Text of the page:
has some great recent posts about praying the prayerbook and participating in the daily office. I see your own reference to the Order of St. Julian… In my experience, the best way to teach prayerbook spirituality is to get people praying the offices regularly. It helps if you have a community close, like our Common Friars here in Southern Ohio. But for a Rector, it is pretty easy to start singing one of the offices with a handful of people once or twice a week. In my first parish of about 40 people, we averaged 20 for Wednesday night Choral Evensong and Bible Study and established a rota which offered some form of the offices from the BCP or St. Augustine’s Prayer Book every day of the week at 7 PM. In my current parish, we have Evensong every Monday at 7PM and are getting ready to reinstitute compline once each week led by our teens. The Daughters of the King offer Sunday Morning Prayer in our Parish garden (a wonderful English sort of an affair) as a part of their monthly meeting. To experience the rythems of the Prayerbook is in my experience one of the best teachers we have. Marion Hatchett was my advisor at Sewanee for my D.Min. You might not pick it up immediately from reading his Commentary, but his home on the mountain was a gracious place where he and Carolyn lived out the rythems and beauty of the Anglican way. It was there on the Domain that I learned much of how one ought to pray.
All very good and encouraging. The Book of Common Prayer (BCP) has much to offer in the way of prayers, spiritual practices, structured readings (the Lectionary – daily offices) and liturgical practices. However, (for me) the daily or weekly use of the prayer book has become a tool pointing towards the Scriptures from which the BCP is an expression of, yet – it takes a decision and effort. I am finding (as a lay person) that the depth of learning (Faith grounding) available from the study Catechism and of the 39 Articles of Faith (the 2nd Book of Homilies specifically) are grounded with Scriptural references continually – which we pew folk rarely are directed towards.I do not recall ever in my adult life in the Episcopal Church being directed to those pages. I have learned more about my faith structure (social expectation of our faith life – not unlike etiquette) as an Anglican / Episcopalian form those sources than from my Confirmation 40 + years ago. I have found our (church wide – cross denominational) weekly messages to focus lightly on the walk we ought to have with little pointed reflection of the social / political struggles of the day. To the point of Scriptural foundations of our faith, I was surprised and very frustrated (disappointed – discouraged) that the Catechism provides zero scriptural references. Without the Scriptural references to our Statements of Faith as expressed in the Catechism they are incomplete for individual or group study – and appear socially driven rather then Biblically grounded. By far the vast majority of the life long Episcopalian friends of mine had never seen, let alone read, the Catechism or Historical Documents of our faith as found in pages 845 to 878 – yet they hold it in their hands every week. Simply reading the titles of the 39 Articles was an eye opener. The BCP is a good tool…yet simplistic for it’s lack to Scriptural documentation in the pages of instruction. The BCP ought to point us directly to Scripture in the pages of instruction (the “clean pages) so that the Liturgy (the “dirty pages”) are not the “end” of our instructional experience, but the beginning – the summary. The BCP ought to also be used regularly as a teaching resource pointing directly towards Scripture from the pages of our Outline of Faith and Historical Documents. Well…at least those are the thoughts of a common pew folk.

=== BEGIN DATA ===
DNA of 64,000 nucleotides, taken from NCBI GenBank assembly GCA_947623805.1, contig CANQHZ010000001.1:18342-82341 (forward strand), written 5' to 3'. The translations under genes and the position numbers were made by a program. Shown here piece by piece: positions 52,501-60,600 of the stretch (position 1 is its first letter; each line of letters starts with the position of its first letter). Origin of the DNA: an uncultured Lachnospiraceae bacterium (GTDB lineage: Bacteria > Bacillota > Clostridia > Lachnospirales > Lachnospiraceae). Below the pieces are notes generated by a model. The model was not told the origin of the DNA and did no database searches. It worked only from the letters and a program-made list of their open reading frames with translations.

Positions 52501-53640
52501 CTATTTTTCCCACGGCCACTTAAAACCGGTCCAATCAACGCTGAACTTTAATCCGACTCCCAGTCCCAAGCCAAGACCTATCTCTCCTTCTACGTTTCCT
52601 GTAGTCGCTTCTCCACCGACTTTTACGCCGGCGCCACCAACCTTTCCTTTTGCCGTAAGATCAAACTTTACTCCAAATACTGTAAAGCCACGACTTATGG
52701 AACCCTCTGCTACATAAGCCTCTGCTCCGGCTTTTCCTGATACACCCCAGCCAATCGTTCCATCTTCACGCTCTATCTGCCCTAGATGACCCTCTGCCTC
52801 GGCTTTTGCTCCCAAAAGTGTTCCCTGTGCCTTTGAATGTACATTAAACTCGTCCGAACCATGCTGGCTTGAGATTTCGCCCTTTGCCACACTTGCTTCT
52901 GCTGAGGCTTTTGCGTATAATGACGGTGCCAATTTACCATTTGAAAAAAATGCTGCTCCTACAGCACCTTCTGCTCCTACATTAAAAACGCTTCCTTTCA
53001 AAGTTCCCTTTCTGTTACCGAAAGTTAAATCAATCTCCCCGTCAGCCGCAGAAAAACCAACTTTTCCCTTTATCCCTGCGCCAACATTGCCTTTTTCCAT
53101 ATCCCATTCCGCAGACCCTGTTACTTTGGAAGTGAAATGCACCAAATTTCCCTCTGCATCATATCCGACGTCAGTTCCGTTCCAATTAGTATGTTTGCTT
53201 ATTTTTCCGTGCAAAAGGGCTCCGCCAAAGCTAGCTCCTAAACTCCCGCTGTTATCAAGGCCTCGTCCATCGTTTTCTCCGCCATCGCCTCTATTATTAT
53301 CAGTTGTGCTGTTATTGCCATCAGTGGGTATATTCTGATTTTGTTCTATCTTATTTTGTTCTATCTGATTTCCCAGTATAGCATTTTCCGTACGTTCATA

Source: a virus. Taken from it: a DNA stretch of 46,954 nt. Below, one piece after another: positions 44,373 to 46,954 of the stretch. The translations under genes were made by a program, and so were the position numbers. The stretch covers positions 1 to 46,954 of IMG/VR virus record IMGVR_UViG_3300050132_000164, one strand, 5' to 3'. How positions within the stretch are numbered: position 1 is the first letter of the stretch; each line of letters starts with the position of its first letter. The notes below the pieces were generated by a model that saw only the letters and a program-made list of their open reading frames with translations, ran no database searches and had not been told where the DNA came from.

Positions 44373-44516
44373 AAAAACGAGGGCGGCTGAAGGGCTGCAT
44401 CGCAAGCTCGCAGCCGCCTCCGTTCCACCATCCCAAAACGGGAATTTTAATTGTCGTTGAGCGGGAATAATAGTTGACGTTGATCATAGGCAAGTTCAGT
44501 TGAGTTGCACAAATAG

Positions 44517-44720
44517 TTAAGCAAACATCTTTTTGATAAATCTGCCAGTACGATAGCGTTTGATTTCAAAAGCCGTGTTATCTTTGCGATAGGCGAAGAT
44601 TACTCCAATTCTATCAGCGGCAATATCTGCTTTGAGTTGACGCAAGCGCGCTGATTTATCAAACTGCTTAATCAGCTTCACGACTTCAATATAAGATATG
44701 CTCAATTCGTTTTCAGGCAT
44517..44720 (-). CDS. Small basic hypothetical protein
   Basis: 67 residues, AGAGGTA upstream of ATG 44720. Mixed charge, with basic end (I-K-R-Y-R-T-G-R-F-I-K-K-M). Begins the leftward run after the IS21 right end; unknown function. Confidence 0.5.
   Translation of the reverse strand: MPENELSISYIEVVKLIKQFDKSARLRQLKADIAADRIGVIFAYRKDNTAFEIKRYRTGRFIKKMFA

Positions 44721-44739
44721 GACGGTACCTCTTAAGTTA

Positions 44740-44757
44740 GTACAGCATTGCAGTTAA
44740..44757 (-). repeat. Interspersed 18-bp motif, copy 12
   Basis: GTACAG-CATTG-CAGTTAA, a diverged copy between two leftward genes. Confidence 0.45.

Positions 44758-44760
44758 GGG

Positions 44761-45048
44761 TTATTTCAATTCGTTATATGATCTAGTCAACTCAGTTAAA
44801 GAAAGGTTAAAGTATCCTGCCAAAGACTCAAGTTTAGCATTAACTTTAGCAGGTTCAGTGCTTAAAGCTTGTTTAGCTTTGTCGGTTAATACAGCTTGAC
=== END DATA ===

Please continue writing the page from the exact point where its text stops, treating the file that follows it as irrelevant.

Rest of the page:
I liked Bishop Lee’s Book a lot, but I liked the previous Church Teaching Series treatment of the topic (by Louis Weil) even better. Lee’s is probably better introduction for someone completely unfamiliar with the topic, while I felt Weil’s went deeper.
Did we lose the first part of your comment?